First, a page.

A Deep Slab Avalanche Cycle
A unique early season setup with low snowfall and cold temperatures in the mountains surrounding Valdez has produced several remarkable avalanche cycles this season, see the Valdez Avalanche Center website for more information and current conditions.
The lack of snowfall in the fall weakened snow at the surface through a process known as faceting. This occurs when snow grains are transformed into larger, angular grains, have weak bonds with neighbouring snow grains, and often are referred to as sugary snow.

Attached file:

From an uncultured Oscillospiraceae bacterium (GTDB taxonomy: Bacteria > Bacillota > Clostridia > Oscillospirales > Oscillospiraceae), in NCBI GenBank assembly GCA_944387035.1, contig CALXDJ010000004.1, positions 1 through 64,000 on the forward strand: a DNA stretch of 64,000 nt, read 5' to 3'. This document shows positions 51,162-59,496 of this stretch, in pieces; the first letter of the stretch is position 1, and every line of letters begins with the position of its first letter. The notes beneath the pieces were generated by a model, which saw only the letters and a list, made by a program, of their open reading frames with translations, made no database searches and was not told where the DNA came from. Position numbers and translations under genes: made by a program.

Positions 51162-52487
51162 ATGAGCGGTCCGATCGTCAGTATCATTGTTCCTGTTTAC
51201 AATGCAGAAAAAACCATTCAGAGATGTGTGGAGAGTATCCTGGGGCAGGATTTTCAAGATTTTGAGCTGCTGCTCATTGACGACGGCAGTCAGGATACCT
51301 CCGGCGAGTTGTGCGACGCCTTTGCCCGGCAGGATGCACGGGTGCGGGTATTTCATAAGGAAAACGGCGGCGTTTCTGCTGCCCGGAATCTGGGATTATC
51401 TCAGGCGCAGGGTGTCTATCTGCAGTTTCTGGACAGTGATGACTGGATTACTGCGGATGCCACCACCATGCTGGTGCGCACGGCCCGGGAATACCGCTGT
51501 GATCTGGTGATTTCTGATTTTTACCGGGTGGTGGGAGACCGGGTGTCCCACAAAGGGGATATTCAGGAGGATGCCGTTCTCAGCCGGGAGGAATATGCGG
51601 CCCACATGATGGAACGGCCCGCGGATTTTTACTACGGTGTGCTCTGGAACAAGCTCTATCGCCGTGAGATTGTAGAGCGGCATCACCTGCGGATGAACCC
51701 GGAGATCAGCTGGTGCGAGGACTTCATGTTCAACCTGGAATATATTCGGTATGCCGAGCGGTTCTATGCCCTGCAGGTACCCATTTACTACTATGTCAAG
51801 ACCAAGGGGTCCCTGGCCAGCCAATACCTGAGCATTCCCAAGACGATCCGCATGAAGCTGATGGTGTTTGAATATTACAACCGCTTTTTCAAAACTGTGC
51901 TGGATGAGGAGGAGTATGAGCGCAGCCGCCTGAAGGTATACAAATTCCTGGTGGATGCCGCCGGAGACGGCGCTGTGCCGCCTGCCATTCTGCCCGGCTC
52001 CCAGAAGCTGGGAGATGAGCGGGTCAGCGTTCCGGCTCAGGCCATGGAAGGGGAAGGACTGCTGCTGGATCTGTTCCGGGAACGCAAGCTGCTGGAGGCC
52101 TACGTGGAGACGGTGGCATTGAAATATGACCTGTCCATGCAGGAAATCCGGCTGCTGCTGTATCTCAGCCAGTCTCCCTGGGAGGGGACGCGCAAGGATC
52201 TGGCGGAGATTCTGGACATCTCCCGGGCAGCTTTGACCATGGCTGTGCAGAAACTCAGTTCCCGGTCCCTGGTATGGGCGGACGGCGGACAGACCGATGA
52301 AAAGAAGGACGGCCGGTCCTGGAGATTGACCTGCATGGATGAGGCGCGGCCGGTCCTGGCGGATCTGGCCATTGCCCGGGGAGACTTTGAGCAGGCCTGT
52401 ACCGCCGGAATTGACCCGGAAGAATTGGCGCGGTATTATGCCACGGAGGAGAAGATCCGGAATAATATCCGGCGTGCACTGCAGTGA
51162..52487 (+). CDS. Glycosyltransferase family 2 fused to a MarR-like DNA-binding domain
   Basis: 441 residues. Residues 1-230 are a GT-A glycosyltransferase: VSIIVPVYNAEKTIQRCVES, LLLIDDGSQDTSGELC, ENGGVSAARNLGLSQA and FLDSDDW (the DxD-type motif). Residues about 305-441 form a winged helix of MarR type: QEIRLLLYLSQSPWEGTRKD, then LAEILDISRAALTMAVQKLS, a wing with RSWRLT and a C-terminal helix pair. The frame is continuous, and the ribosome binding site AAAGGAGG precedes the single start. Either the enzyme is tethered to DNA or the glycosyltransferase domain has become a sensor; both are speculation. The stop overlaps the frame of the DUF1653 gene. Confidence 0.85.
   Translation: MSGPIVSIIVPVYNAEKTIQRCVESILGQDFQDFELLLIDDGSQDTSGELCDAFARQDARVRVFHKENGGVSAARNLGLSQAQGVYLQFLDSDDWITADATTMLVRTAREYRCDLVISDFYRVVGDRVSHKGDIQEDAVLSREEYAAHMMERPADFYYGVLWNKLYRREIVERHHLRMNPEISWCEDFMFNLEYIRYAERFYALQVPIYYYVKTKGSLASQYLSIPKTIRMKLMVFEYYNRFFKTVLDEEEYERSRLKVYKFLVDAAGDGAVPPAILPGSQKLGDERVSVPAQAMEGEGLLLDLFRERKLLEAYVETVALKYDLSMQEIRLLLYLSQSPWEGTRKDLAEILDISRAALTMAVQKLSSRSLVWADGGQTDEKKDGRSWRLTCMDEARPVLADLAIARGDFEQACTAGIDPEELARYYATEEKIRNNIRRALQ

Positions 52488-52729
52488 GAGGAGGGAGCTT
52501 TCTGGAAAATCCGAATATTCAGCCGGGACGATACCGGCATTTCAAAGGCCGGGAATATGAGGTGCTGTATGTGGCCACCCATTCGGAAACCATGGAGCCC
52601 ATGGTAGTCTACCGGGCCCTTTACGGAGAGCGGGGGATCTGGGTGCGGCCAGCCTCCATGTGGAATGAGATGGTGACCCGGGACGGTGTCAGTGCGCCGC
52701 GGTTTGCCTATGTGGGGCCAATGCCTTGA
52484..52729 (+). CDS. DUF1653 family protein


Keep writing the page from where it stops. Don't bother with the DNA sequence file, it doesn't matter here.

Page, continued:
As regular snowfall returned to the area, the weak snow at the base of the snowpack became buried deeper and deeper until the mountains produced various avalanche cycles on these deep persistent weak layers, some of which were exceptionally large.
Deep slab avalanche problems can linger and are particularly difficult to forecast and manage. The are very destructive and dangerous due to the large amount of snow involved. Tests and observations can be unreliable and their behavior is unpredictable. Read more.
*Image from the Valdez Avlanche Center 12/17-18 Forecast page under Avalanche Activity